[5] In this case, plaintiffs allege that Gander's conduct, which forms the basis of the public nuisance claim, is continuing (Paulino attorney affirmation, exhibit A, ¶ 131). However, wholly absent from the public nuisance claim is any allegation that this continuing conduct poses a future irreparable injury to plaintiffs specifically, as opposed to the public in general (Paulino attorney affirmation, exhibit A, ¶¶ 128-138). Additionally missing is any allegation that plaintiffs' other claims, which seek both monetary and punitive damages, will not fully compensate them for their past extraordinary harm. In fact, plaintiffs even concede that the other actions will provide relief, but claim that this eventuality is irrelevant (plaintiffs' mem of law at 29). This is not a correct statement of the law, and it actually undercuts plaintiffs' application for a permanent injunction. Finally, plaintiffs do not at all address a balancing of equities in their favor.

In all, and based upon the current complaint, this court strikes only the request for a permanent injunction.{**48 Misc 3d at 884}

In conclusion of the dismissal motion, Gander must answer all of plaintiffs' substantive claims, and the only portion of the complaint which is stricken is the permanent injunction application.

Plaintiffs' Grand Jury Motion

Plaintiffs are likely entitled to only a very small portion of the grand jury minutes for the state prosecution of defendant Nguyen. (See e.g. Matter of Dunlap v District Attorney of Ontario County, 296 AD2d 856 [4th Dept 2002] [County Court did not abuse its discretion in denying the petitioner's motion for disclosure of grand jury testimony]; SSAC, Inc. v Infitec, Inc., 198 AD2d 903 [4th Dept 1993] [sustaining release of grand jury minutes].)

The CPL governs grand jury minutes, and it provides in relevant part that

"[*10][g]rand jury proceedings are secret, and no grand juror, or other person specified in subdivision three of this section or section 215.70 of the penal law, may, except in the lawful discharge of his duties or upon written order of the court, disclose the nature or substance of any grand jury testimony, evidence, or any decision, result or other matter attending a grand jury proceeding. . . . Such evidence may not be disclosed to other persons without a court order" (CPL 190.25 [4] [a] [emphasis added]; see also Judiciary Law § 325; Matter of District Attorney of Suffolk County, 58 NY2d 436, 444 [1983]).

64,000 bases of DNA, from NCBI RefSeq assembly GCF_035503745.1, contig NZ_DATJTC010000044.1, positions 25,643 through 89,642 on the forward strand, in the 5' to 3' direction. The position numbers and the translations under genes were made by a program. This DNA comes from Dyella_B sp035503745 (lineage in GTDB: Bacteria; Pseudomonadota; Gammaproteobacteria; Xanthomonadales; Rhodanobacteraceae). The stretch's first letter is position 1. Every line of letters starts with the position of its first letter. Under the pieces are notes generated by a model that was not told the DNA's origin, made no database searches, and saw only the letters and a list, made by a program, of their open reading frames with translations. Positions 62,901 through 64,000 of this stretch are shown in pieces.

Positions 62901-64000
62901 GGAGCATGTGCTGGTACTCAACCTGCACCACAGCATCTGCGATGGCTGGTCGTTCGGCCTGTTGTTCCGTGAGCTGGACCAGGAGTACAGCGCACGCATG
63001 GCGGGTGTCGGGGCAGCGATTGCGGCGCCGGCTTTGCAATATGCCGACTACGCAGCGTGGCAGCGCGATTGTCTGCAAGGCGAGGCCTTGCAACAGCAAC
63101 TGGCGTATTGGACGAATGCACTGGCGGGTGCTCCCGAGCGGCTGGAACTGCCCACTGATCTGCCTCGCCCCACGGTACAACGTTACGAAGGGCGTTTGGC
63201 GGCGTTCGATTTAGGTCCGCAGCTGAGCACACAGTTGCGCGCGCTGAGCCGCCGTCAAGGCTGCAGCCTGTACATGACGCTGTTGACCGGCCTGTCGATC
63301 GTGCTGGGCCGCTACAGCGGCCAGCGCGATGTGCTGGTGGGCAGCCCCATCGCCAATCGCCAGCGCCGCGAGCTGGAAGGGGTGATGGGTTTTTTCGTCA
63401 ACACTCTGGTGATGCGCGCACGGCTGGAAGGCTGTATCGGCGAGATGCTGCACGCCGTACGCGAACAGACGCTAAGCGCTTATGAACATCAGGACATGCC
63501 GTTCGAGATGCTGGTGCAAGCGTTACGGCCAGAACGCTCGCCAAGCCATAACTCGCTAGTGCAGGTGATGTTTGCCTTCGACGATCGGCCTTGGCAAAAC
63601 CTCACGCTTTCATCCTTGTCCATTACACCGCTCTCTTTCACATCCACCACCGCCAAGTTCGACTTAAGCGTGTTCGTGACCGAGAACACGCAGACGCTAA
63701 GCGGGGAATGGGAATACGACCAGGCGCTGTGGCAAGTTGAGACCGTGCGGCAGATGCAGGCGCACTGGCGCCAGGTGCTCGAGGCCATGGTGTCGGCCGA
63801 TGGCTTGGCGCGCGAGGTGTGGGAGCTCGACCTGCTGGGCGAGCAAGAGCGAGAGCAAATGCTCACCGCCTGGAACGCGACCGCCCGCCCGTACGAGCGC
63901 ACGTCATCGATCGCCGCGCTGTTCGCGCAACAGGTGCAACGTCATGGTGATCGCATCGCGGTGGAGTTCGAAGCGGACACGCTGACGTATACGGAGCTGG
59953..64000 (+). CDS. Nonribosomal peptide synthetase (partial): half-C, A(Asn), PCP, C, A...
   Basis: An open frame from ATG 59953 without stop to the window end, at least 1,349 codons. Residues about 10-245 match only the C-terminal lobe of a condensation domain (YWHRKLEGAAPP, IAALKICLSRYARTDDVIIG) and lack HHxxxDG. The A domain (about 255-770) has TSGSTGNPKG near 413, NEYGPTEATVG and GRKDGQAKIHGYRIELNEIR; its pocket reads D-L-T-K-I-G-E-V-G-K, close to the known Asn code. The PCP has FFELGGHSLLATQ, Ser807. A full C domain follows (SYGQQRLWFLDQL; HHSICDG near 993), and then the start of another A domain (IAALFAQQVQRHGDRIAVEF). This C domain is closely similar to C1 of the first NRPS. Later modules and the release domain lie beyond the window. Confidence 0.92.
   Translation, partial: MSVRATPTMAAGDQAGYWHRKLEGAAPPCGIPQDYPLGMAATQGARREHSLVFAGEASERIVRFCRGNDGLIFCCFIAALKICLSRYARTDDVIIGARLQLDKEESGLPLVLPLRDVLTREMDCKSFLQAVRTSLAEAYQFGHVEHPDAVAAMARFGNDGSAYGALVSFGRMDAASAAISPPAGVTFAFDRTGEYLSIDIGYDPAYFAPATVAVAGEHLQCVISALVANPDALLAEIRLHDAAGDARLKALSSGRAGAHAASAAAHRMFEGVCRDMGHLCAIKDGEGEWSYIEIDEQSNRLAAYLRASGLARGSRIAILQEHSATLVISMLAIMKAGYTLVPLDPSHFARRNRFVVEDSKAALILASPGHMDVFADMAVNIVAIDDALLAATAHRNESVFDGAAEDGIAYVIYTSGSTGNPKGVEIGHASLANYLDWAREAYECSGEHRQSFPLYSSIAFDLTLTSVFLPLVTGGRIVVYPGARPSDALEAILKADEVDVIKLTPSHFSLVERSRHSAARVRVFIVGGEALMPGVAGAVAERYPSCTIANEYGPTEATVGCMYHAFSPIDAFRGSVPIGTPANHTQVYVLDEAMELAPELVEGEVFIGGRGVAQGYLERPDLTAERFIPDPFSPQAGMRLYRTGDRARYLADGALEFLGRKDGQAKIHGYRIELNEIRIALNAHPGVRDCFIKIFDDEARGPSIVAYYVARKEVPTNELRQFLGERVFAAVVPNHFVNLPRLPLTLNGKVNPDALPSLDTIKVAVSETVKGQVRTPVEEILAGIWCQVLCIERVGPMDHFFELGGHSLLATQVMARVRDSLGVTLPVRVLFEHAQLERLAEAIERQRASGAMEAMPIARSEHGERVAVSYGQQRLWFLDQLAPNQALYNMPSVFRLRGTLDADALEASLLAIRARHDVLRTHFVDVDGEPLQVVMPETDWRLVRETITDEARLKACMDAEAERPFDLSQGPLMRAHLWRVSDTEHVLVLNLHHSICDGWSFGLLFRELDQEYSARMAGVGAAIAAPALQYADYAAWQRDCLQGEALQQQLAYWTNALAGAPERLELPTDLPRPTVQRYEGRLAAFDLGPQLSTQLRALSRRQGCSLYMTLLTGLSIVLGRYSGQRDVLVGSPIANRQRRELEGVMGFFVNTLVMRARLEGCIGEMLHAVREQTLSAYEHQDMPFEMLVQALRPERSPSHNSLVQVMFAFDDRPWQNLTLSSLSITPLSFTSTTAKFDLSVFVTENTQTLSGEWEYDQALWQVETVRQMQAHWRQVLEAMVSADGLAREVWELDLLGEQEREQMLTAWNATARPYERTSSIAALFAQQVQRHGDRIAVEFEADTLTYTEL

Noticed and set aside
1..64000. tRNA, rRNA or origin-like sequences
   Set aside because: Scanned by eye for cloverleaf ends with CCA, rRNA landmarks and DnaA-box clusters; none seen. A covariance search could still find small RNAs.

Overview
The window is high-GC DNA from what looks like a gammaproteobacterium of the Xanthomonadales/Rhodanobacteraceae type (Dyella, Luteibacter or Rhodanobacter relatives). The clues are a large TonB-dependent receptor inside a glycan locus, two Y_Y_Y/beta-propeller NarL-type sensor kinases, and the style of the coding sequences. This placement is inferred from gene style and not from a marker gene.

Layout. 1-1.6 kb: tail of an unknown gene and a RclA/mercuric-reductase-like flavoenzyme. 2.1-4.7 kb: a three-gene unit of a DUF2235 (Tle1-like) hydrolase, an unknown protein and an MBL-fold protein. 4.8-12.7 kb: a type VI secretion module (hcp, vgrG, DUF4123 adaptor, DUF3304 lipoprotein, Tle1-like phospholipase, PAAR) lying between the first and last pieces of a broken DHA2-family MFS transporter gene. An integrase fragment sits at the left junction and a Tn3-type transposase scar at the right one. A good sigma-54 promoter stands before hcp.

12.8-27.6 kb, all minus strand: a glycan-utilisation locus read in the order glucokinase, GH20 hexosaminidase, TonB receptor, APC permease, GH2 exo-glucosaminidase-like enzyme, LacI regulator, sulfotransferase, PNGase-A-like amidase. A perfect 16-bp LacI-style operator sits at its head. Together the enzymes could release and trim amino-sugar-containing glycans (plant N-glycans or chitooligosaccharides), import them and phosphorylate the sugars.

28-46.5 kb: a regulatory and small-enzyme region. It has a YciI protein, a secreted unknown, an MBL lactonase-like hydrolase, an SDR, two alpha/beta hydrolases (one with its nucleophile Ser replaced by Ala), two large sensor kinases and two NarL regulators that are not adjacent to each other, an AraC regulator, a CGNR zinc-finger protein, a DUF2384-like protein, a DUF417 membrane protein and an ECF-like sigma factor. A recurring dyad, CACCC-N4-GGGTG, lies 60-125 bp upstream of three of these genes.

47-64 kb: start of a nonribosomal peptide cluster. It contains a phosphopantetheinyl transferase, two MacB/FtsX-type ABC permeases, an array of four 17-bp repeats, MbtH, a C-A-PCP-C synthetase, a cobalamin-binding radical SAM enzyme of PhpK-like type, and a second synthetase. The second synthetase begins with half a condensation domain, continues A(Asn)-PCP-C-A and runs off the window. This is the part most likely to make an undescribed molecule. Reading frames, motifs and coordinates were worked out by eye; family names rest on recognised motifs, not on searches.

A court has the limited discretion to order disclosure of grand jury minutes as part of discovery in a civil case. (See Matter of Lungen v Kane, 88 NY2d 861, 862 [1996].) However, and as the Court of Appeals articulated:

"disclosure may be directed when, after a balancing of a public interest in disclosure against the one favoring secrecy, the former outweighs the latter . . . But since disclosure is 'the exception rather than the rule', one seeking disclosure first must demonstrate a compelling and particularized need for access . . . However, just any demonstration will not suffice. For it and the countervailing policy ground it reflects must be strong enough to overcome the presumption of confidentiality. In short, without the initial showing of a compelling and particularized need, the question of discretion need not be reached, for then there simply would be no{**48 Misc 3d at 885} policies to balance." (Matter of District Attorney of Suffolk County, 58 NY2d at 444 [emphasis added and citations omitted]; see also People v Fetcho, 91 NY2d 765, 769 [1998]; People v Douglas, 288 AD2d 859 [4th Dept 2001].)

As the Fourth Department has decreed:

"At the opposite pole [from cases allowing access to vindicate public rights] are cases in which purely private civil litigants have sought inspection of Grand Jury minutes for the purpose of preparing suits. Although courts have recognized a limited right in civil litigants to use a trial witness' Grand Jury testimony to impeach, to refresh recollection or to lead a hostile witness . . . wholesale disclosure of Grand Jury testimony for purposes of trial preparation has been almost uniformly denied to private litigants" (Matter of City of Buffalo [Cosgrove], 57 AD2d 47, 50 [4th Dept 1977] [emphasis added]; see also Matter of Loria, 98 AD2d 989 [4th Dept 1983]).

In making the discretionary balancing, a court is to consider:

"(1) prevention of flight by a defendant who is about to be indicted; (2) protection of the grand jurors from interference from those under investigation; (3) prevention of subornation of perjury and tampering with prospective witnesses at the trial to be held as a result of any indictment the grand jury returns; (4) protection of an innocent accused from unfounded accusations if in fact no indictment is returned; and (5) assurance to prospective witnesses that their testimony will be kept secret so that they will be willing to testify freely." (People v Di Napoli, 27 NY2d 229, 235 [1970]; see also Matter of Corporation Counsel of City of Buffalo [Cosgrove], 61 AD2d 32, 35-36 [4th Dept 1978].)